The relationships between perceived threat and adherence to government measures: The mediating role of value change

Extensive research has also been conducted in order to raise awareness of the risk among populations, promote the adoption of behaviors that will help prevent the spread of the virus (e.g., social distancing) and, more broadly, promote the adherence to governmental directives. In this regard, one of the most promising solutions is probably ‘psychological’ or ‘behavioral’ [35], and particularly social [10]. Making these measures work and gaining public acceptance is a major challenge for governments [36]. It is therefore critical to identify the factors that influence people’s perception of the threat linked to the COVID-19 pandemic (e.g., threat perception, conspiracy beliefs) and people’s behaviors regarding governments’ instructions [37]. In this respect, previous studies showed a positive relationship between perceived threat and compliance to governmental directives [3840]. In particular here, respecting social distancing is not straightforward, and a number of factors probably play a role in reducing one’s capability to abide by it. Physical constraints probably operate, such that some parts of our environment (like grocery shops) are not simply made for distant interactions and for operating in circumstances imposed by social distancing. Other constraints are ‘psychological’. They include, for instance, our basic need for social and physical contact, in particular with loved ones, a behavior which probably is reinforced in times of danger [5, 31]. They also include what others do, and the social influences close others have on their own [10].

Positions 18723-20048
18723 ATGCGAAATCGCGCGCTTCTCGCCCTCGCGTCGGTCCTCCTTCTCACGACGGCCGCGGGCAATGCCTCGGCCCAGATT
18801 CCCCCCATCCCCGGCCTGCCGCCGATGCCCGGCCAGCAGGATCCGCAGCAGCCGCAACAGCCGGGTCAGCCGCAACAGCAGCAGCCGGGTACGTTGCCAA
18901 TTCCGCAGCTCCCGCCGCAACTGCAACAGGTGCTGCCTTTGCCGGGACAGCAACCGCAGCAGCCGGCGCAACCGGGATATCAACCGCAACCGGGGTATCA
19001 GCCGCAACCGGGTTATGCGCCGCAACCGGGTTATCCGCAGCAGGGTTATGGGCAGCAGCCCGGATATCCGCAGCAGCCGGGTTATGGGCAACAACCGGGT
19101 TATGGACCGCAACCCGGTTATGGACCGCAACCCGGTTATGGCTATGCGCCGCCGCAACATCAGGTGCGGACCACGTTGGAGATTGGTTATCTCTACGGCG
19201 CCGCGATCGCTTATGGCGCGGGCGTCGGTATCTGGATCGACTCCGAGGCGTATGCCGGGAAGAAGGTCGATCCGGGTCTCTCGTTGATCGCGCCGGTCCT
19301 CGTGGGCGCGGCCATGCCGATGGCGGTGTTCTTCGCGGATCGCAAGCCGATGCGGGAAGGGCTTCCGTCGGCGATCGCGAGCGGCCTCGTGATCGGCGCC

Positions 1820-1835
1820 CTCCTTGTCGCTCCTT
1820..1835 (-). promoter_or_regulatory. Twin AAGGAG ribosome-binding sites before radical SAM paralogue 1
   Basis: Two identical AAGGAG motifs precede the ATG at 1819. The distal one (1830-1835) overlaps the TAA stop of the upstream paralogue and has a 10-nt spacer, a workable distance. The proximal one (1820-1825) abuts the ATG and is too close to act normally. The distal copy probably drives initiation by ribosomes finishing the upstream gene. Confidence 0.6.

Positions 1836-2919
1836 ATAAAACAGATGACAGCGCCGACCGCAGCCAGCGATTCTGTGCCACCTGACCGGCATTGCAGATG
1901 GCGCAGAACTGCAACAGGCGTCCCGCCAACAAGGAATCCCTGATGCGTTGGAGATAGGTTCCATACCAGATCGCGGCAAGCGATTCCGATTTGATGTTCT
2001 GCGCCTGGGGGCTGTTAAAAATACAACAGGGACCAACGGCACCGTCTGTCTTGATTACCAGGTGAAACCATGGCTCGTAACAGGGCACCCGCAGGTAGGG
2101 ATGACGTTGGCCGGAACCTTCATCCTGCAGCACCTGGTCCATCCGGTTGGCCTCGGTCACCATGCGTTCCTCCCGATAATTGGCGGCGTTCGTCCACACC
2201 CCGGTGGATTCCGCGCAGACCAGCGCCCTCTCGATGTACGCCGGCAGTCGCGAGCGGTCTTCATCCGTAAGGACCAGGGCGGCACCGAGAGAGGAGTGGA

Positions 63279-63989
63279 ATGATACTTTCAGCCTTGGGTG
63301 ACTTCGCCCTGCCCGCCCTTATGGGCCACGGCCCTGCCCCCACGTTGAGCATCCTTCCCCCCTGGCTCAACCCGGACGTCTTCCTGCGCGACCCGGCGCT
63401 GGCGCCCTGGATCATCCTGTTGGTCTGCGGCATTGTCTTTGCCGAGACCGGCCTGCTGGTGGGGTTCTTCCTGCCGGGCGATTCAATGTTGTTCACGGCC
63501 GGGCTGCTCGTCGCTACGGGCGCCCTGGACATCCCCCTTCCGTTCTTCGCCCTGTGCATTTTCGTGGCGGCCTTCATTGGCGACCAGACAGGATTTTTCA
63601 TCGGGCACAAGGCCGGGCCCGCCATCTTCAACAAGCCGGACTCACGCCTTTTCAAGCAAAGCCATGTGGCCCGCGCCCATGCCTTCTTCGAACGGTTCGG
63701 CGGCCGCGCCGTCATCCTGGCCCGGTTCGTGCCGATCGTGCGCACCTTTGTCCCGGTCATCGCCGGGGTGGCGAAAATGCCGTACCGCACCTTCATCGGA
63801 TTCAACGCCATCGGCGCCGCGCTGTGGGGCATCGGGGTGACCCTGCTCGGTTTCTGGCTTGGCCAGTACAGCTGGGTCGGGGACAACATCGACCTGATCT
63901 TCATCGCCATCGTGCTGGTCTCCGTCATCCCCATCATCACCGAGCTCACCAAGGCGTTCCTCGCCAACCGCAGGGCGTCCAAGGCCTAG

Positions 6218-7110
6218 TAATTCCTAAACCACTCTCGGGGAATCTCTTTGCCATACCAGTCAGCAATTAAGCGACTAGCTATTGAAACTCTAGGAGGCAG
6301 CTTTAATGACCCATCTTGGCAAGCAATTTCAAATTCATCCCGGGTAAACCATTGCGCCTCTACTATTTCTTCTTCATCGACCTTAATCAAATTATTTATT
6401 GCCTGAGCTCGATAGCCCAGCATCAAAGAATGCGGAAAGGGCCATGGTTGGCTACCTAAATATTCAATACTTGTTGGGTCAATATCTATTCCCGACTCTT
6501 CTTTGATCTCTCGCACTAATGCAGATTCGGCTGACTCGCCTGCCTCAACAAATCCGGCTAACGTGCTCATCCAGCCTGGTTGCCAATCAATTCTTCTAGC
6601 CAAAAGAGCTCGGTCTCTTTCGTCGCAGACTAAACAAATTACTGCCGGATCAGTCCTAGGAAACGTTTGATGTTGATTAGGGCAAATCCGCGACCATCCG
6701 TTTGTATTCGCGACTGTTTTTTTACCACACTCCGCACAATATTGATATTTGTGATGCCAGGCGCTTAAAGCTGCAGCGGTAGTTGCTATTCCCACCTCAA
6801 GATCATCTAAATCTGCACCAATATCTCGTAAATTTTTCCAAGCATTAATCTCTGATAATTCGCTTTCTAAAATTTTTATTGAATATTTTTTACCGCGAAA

Cultural factors would also play a key role in these perceptions and behaviors [16, 37]. Indeed, cultural values have been found to guide intentional behaviors, principles in people’s lives. They motivate people to engage in practices that are consistent with their values and to avoid practices that are contrary to these values [15, 4143]. For instance, individualism has been found to negatively predict intentions to engage in social distancing, while collectivism positively predicted these intentions [37]. More related to Schwartz values, Wolf et al. [44] suggest that compatibility of these values with existing COVID-19 guidelines is probably primordial in shaping our responses to their announcement. Moreover, previous works linked higher conservation values (and lower openness values) to compliance and security behaviors [4447].